Max & Moritz – Third Trick. Through the town and country round, was one Mr. Buck renowned. Sunday coats, and week-day sack coats, bob-tails, swallow-tails, and frock coats. Gaiters, breeches, hunting-jackets. Waistcoats, with commodious pockets. And other things, too long to mention, claimed Mr. Tailor Buck’s attention. Or, if any thing wanted doing, in the way of darning, sewing. Piecing, patching,-if a button needed to be fixed or put on. Any thing of any kind. Anywhere, before, behind. Master Buck could do the same, for it was his life’s great aim. Therefore all the population, held him high in estimation. Max and Moritz tried to invent, ways to plague this worthy gent. Right before the Sartor’s dwelling, ran a swift stream, roaring, swelling.(taken from the book Max & Moritz by Wilhelm Busch)
PPP – Populäre Propaganda Presse. PPP was a small creative poster venture coming out of Munich, and Düsseldorf in Germany. Indeed PPP was a german poster pioneer in music, political pop, erotic, lithography poster-art print, distribution, and publishing during this time. They were first introducing new trends from the meccas of music (Uk and USA) to Germany, and exporting young german poster art to the world. Some people say in every published poster of PPP is a deeper thought hidden behind. It was a mix of freedom, music, political statements, that expresses the published works of Populäre Propaganda Presse. PPP posters and prints are seldom and hardly around on the market. Especially the printing techniques and the strong color schemes they used at PPP are very supreme and unique. The idea of ‘printing is an art form’ was one of the secret laws of PPP publishing and distribution. Maybe ‘The Beatles’ poster edition by Richard Avedon was the most famous poster series by PPP, but looking closer into lesser known works of their published posters – it was just amazingly cool !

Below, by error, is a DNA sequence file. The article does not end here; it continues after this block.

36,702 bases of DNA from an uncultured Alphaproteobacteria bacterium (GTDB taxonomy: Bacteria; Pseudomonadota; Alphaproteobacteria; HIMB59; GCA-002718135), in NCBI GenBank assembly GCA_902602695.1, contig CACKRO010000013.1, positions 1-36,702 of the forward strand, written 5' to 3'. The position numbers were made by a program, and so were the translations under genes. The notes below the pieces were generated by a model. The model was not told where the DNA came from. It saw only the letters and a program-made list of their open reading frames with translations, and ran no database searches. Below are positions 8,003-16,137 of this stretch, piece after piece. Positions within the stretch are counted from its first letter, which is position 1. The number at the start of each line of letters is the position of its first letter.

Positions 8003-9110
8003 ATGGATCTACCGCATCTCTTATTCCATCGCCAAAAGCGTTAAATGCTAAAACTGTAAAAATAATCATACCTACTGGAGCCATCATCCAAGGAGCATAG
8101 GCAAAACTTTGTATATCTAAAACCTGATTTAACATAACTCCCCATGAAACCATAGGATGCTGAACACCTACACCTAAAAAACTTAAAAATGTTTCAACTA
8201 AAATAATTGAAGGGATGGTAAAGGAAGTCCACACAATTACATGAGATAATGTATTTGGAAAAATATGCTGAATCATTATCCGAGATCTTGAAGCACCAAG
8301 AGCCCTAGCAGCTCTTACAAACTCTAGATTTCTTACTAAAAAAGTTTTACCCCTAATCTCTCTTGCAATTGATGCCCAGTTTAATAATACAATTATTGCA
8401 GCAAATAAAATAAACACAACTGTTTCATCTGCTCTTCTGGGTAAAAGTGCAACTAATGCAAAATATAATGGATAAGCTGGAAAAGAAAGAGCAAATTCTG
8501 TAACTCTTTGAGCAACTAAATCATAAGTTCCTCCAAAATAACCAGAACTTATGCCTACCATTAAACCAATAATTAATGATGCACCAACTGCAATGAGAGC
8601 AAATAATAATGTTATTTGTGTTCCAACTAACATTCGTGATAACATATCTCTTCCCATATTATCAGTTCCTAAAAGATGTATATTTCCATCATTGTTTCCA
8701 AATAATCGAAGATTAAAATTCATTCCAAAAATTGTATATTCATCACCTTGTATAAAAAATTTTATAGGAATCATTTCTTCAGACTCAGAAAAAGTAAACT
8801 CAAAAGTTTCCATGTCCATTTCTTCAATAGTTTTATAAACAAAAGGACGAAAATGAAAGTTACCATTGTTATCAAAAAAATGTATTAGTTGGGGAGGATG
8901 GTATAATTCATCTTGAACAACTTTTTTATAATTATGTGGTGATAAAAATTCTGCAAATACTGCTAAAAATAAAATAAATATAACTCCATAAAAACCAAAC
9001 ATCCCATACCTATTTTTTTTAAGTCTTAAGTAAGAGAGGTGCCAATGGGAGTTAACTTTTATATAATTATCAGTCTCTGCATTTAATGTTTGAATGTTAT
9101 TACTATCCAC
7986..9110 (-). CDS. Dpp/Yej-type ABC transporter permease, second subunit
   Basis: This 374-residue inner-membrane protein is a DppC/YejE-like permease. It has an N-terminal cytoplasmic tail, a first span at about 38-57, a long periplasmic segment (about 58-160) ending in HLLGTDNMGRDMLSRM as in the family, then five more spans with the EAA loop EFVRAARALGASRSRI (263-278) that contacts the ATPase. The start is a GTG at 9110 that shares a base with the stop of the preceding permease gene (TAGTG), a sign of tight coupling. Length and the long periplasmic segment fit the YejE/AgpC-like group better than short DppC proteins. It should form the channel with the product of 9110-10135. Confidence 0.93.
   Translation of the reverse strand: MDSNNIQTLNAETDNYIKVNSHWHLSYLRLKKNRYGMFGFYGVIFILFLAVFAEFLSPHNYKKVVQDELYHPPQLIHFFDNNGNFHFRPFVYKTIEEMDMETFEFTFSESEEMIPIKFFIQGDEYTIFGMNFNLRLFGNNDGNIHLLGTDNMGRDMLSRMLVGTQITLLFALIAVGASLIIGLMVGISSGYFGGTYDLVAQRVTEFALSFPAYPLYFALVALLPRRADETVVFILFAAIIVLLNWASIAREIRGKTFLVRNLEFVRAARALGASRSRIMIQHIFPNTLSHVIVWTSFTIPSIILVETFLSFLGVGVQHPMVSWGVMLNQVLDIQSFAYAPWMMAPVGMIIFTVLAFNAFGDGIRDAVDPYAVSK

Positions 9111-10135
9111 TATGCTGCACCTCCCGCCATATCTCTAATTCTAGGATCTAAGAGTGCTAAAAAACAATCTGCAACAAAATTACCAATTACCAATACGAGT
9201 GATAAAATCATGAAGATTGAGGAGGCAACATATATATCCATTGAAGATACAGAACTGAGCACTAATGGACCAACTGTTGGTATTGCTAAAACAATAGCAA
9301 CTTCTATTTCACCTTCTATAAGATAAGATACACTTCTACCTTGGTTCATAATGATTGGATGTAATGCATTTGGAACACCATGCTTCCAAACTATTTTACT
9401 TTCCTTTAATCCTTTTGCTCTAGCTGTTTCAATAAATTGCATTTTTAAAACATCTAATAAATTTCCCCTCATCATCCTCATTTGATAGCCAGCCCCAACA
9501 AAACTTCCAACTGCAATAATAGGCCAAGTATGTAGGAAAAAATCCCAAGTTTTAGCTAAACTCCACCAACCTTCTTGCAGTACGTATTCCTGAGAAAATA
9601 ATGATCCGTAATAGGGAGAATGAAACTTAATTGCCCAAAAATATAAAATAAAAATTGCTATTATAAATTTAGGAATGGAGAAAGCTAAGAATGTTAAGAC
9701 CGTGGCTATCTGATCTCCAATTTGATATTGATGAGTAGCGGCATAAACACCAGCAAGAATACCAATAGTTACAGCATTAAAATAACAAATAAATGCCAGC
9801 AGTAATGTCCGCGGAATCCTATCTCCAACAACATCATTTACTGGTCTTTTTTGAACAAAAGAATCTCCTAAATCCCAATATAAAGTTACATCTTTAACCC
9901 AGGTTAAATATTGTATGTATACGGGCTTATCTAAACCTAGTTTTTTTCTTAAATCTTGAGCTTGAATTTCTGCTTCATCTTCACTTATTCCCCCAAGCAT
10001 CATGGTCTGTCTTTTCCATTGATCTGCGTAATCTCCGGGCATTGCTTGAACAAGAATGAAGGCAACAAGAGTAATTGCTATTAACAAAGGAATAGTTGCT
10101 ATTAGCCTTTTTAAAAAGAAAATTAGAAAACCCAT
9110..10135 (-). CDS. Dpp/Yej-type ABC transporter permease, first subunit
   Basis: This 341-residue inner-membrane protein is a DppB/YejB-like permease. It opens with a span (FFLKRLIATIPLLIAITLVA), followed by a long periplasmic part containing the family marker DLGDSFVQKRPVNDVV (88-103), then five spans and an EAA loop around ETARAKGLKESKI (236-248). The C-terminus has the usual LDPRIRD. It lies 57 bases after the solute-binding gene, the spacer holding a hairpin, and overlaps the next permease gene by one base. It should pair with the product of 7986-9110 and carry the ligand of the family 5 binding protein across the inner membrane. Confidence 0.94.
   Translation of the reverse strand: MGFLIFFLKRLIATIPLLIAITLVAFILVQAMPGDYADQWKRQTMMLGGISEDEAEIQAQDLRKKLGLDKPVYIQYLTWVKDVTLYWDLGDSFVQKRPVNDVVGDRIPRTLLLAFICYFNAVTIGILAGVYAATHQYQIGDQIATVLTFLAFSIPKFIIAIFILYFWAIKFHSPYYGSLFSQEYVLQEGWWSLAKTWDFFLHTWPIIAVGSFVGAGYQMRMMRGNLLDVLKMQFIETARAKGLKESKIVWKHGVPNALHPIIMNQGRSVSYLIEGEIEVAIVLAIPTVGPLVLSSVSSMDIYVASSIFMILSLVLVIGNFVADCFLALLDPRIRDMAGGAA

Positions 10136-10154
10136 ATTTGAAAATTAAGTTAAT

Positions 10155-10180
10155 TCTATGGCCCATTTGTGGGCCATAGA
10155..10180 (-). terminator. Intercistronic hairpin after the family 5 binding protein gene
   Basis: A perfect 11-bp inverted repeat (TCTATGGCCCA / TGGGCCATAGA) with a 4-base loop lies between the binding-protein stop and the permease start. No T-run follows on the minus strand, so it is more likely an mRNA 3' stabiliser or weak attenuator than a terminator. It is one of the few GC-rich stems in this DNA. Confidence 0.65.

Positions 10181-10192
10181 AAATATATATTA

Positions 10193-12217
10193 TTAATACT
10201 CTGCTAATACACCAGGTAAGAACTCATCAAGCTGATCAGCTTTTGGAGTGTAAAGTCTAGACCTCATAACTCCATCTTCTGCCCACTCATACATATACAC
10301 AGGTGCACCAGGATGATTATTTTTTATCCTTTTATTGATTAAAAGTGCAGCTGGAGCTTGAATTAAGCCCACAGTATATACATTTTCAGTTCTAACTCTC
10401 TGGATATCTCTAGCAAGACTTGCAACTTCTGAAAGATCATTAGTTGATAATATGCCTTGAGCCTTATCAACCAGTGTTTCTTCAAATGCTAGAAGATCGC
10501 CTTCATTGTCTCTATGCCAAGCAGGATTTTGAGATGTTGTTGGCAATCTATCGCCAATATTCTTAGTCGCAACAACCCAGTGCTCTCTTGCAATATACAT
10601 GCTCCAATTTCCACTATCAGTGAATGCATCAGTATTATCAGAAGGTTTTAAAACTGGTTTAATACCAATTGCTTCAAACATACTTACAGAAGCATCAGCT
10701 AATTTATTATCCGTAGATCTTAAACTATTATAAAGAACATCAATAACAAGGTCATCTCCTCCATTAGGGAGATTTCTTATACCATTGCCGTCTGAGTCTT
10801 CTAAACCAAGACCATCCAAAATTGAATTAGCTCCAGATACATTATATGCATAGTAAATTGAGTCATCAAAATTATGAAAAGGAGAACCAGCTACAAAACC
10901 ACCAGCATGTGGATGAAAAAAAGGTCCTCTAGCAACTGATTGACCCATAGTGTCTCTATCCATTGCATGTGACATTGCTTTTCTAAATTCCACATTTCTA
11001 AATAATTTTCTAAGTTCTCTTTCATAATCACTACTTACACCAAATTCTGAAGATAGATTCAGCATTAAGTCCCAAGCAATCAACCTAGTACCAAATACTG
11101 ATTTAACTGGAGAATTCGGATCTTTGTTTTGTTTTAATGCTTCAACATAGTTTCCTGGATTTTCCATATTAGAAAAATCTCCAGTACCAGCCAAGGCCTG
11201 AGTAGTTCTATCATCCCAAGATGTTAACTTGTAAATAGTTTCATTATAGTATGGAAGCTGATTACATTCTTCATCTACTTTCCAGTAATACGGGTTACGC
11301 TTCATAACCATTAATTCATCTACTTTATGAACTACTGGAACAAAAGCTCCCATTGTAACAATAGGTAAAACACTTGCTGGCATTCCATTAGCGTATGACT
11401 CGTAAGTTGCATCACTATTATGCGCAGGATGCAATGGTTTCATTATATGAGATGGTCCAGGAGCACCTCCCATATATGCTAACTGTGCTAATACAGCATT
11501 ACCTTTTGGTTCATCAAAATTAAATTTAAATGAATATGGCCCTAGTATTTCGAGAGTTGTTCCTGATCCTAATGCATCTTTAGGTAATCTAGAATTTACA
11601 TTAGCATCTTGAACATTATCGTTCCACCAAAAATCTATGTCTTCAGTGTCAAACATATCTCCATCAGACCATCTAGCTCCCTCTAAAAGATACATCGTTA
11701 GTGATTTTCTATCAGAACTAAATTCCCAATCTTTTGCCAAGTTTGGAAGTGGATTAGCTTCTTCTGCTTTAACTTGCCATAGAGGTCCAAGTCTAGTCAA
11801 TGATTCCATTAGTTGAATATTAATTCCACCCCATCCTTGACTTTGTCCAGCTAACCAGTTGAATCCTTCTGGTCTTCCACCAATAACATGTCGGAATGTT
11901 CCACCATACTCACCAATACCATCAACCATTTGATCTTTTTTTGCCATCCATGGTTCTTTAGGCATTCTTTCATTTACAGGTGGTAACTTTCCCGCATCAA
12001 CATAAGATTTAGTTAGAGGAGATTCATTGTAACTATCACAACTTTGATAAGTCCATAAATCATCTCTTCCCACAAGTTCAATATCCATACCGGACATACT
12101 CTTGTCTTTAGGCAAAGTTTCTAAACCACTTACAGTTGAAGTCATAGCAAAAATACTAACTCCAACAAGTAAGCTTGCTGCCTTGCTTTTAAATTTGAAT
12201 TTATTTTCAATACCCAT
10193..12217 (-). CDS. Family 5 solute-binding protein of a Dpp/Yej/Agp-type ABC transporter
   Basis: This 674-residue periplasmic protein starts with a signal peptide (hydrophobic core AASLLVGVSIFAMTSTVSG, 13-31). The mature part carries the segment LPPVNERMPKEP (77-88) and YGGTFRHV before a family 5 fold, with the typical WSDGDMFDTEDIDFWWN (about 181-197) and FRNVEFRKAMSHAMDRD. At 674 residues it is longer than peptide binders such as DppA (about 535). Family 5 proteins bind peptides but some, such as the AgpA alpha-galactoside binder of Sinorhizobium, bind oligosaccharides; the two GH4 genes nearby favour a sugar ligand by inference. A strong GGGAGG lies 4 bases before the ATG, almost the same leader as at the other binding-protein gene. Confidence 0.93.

Original lithograph by the famous german author Wilhelm Busch. Max & Moritz Dritter Streich – Third Trick in red is a rare 1st edition print, published by PPP – Populäre Propaganda Presse in the late 1960’s in Germany.
This Lithograph is category B+. It may show tiny small injuries and bruises on the edges (the beauty of original vintage), which can be seen on the high res. pop-up image of the product.